By CARSON BLACKWELDER, ABC News
(PALMETTO, Fla.) — The sports world is reacting to the Sunday night shooting of Jacob Blake in Kenosha, Wisconsin, but perhaps none more powerfully than the WNBA.
The Washington Mystics wore white T-shirts to their scheduled game Wednesday night against the Atlanta Dream. On the front of each were individual letters spelling out the name of the 29-year-old Black man who, according to family, was left paralyzed from the waist down from the incident.
On the back were painted bullet holes.
All teams scheduled to play Wednesday night — including the Minnesota Lynx, the Connecticut Sun, the Phoenix Mercury and the Los Angeles Sparks — took a knee and linked arms during the national anthem before walking off the court.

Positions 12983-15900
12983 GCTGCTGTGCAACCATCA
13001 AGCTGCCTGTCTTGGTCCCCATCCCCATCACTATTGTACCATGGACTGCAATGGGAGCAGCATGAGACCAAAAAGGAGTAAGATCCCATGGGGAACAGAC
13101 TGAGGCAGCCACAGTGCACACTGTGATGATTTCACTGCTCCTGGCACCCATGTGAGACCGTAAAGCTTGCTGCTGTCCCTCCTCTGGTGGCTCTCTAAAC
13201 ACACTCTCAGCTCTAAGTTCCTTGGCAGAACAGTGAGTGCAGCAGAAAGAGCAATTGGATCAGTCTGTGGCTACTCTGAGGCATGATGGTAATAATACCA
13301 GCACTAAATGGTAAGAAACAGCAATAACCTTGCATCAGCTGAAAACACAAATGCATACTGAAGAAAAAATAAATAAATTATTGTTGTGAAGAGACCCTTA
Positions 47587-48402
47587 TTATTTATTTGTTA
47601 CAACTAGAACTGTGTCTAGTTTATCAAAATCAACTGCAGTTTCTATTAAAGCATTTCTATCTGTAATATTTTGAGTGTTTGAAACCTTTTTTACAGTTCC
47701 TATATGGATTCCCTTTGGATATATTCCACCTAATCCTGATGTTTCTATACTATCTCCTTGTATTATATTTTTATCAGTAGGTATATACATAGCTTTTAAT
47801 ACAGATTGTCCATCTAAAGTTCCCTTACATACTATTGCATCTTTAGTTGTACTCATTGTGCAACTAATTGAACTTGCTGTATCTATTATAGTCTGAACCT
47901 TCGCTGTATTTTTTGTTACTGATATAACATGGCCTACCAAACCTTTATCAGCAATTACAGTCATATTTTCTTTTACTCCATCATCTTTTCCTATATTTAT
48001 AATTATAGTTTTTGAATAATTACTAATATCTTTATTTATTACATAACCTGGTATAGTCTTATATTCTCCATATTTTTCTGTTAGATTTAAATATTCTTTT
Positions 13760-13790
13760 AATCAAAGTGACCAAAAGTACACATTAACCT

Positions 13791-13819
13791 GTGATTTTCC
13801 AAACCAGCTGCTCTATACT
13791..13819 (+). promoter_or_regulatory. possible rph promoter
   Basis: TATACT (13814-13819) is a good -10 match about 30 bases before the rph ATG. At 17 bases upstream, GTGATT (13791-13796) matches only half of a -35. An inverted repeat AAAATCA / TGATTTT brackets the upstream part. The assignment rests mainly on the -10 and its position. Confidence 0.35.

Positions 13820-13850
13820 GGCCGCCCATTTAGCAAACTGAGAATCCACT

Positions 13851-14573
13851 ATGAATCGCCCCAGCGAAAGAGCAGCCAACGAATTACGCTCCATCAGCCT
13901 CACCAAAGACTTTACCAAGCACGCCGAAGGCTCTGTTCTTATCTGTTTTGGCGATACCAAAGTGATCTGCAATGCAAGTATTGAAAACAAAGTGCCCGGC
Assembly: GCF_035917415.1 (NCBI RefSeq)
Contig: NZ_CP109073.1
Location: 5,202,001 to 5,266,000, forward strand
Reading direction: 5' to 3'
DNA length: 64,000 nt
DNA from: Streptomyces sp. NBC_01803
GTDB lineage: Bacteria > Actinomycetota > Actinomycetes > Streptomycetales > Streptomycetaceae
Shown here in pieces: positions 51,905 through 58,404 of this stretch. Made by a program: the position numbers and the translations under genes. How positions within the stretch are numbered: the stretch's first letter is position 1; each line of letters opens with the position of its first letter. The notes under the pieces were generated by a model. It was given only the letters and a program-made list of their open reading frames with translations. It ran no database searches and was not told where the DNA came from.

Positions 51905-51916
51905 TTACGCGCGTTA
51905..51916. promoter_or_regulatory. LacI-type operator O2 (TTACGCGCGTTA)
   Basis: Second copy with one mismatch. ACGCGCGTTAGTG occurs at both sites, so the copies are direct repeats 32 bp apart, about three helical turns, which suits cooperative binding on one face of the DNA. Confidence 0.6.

“This isn’t just about basketball,” Mystics player Ariel Atkins said in a statement. “When most of us go home, we still are Black.”
“We’re not just basketball players and, if you think we are, then don’t watch us, you’re watching the wrong sport, because we’re so much more than that,” she continued.
Her statement stressed the importance of speaking out “unified as a league” and pointed out the high percentage of Black women in the WNBA.
“We matter,” Atkins concluded. “I’m tired of telling people that.”
In a statement on behalf of all WNBA players, Dream player Elizabeth Williams said the night’s games would not be going ahead. This came soon after the Milwaukee Bucks staged a walkout for their game against the Orlando Magic, prompting the NBA’s postponement of all Wednesday games.
“We stand in solidarity with our brothers in the NBA and will continue this conversation with our brothers and sisters across all leagues and look to take collective action,” Williams said.
The WNBA issued a statement announcing that Wednesday night’s games would be postponed and information regarding rescheduling would be provided “when available.”
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